Check out all about redheads and how the gene works

This has been considered characteristic of the Jews by some anthropologists. It appears to be not of recent origin, and was not unknown among the ancient Hebrews (Esau was "red, all over like a hairy garment"; Bresheit (Genesis) 25). Andree ("Zur Volkskunde der Juden," pp. 34-40) points out that the fact that red and blond Jews are found in North Africa, Syria, Arabia, Persia, etc., is proof that intermarriage has had little to do with the production of the blond type in eastern Europe. He is of the opinion that there were blonds among the ancient Hebrews, and that the modern red and blond Jews are their descendants. Many Jewish commentaries agrees in this view. The popular Jewish legends do not mention a Khazar kingdom but a kingdom of the red Jews, red being the color of their hair and maybe due to the mongoloid pigmentation of many Khazars."

Well that being said being a Jewish red head ginger top is so rare even when red hair gene occurs in all human ethnic groups. More frequently in some and less so in others. In the case of European Jews it might have something to do with the widespread Indo-European genes ( specifically, Celtic, Germanic and Slavic) in the gene pools of east and central European Ashkenazi and Spanish Shephardic Jews also. Being that we are less than 1% of a population that is 1.3% of the world's population, All I can say is Wow!! We are a miracle and being a redheaded Jewess in this world is a honor I'm not taking it lightly. That love- hate relationship of my hair has changed late in my life to love and I have a whole new level of respect for me.



Wednesday, May 8, 2013

The Pain of Loss

A Dear couple lost their baby yesterday that she carried for 23 weeks. Today she would have been 24 weeks and she was induced into labor today. As I sat here thinking of my friends and their devastating and deeply painful loss of their baby girl. I cannot help, but think of my own losses and am so relating to their pain right now and how it's devastating to them to endure this kind of pain in losing their first child. It is such a pain no one woman ever forgets.

Most people who know me may or may not know that I lost three singleton pregnancies 2002, 2003, and 2009. I also suffered a loss of twin girls in 2008 in this same month of May a few days before mother's day. Thinking of my own great pain, I feel and know their pain and the deepness of it , which is what no words can describe. My friends must feel no true comfort outside of Hashem right now. Nothing can ever ease or erase such pain and loss.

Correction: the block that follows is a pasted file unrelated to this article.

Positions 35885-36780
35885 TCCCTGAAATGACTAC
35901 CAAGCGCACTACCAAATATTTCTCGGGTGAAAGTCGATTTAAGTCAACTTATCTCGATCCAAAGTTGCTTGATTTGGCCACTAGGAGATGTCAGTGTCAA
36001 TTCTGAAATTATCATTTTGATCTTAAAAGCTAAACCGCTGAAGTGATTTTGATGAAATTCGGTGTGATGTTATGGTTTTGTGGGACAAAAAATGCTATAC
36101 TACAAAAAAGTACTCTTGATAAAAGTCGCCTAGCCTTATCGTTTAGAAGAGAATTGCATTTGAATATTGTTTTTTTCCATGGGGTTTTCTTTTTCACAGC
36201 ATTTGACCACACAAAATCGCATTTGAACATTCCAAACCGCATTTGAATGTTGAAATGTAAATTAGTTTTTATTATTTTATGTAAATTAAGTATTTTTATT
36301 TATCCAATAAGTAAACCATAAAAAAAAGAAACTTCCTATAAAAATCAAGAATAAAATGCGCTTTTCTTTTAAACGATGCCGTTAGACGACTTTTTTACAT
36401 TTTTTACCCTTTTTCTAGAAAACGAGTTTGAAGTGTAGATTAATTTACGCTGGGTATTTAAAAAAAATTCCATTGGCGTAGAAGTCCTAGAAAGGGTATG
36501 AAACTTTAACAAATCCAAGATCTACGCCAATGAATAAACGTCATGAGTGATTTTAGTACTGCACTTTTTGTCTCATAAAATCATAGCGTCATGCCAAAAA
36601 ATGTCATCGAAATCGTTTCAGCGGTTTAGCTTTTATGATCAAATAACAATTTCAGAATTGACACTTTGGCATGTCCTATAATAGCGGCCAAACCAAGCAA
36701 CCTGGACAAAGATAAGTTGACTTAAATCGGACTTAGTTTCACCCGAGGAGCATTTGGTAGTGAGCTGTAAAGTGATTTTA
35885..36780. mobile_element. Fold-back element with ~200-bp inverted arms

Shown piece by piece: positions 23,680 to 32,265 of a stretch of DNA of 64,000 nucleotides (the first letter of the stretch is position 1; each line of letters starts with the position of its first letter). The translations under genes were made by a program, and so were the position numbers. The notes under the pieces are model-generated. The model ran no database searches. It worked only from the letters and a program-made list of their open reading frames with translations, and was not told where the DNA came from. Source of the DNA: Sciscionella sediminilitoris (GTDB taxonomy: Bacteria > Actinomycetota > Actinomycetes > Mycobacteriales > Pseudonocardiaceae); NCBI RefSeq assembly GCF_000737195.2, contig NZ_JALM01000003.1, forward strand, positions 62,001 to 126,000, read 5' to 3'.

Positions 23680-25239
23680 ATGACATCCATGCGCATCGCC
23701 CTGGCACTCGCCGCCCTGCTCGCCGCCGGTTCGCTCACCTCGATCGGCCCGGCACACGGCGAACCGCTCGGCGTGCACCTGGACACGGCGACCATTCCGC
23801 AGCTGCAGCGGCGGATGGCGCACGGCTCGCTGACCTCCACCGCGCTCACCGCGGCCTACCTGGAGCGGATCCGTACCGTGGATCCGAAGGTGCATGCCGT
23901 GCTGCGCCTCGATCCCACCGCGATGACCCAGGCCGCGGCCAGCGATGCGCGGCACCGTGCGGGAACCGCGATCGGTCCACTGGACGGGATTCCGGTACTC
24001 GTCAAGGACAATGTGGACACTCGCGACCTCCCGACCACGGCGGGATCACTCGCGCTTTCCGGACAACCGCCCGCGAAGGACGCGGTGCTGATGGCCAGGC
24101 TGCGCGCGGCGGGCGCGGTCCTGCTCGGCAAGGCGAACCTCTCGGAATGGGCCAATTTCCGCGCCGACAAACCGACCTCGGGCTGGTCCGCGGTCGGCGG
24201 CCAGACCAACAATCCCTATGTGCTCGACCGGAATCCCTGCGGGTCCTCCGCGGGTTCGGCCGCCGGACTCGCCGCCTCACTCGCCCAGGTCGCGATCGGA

I remember reading Chana's prayer when I lost my twins, pouring my heart out as Chana had, asking Hashem for comfort. And I did find some comfort. Not because the pain was lessened or the loss was any different, but because I realized, there are no answers, but there is always prayer. There is prayer wherever there is  Chana.

Chana stands for the 3 Mitzvos of a women. "Chet" for "Challah (baking the holiday bread)", "Nun" for "Niddah (the Jewish Laws of Family Purity)", and "Hey" for "Hadlakot Haneirot (lighting the Sabbath candles)". In Chana's name, she shows us the 3 auspicious times for a women to pray. When she makes Challah, when she goes to the Mikvah, and when she lights the Shabbos candles.
The loss of a child, be it early on or late in pregnancy, is something so beyond our understanding. The pain is so real, so deep, and yet there is so very little to ease it, The pain is never forgotten, not lessens over time or ever leaves us. This is especially true for my friends today because they lost their first child. The pain of holding their still born daughter and letting her go is beyond words.

  I do know when all the hurt, anger, bitterness and despair, fills me that is precisely when I feel there is no where to turn- but to Hashem. The loss is so way beyond the comfort of friends or anything physical. And that's what made me realize, I need to turn to something greater than myself, greater than this world, because that is the only place I can find comfort. No-one, not even our parents, or our spouses, know the pain in our hearts as the child's mother. But Hashem, our creator, knows it all.

This Shabbas I will be lighting our Shabbos candles for this couple and pray in the memory of their baby girl. I'm praying Hashem will bring them comfort and great peace in Him.

Baruch Dayan Emes

"Now Hannah, she spoke in her heart." (I Shmuel 1:13) R. Eleazar said in the name of R. Jose b. Zimra: She spoke concerning her heart. She said before Him: Sovereign of the Universe, among all the things that You have created in a woman, You have not created one without a purpose: eyes to see, ears to hear, a nose to smell, a mouth to speak, hands to do work, legs to walk with, breasts to nurse. These breasts that You have put on my heart, are they not to nurse? Give me a son, so that I may nurse with them. (Brachot 31b)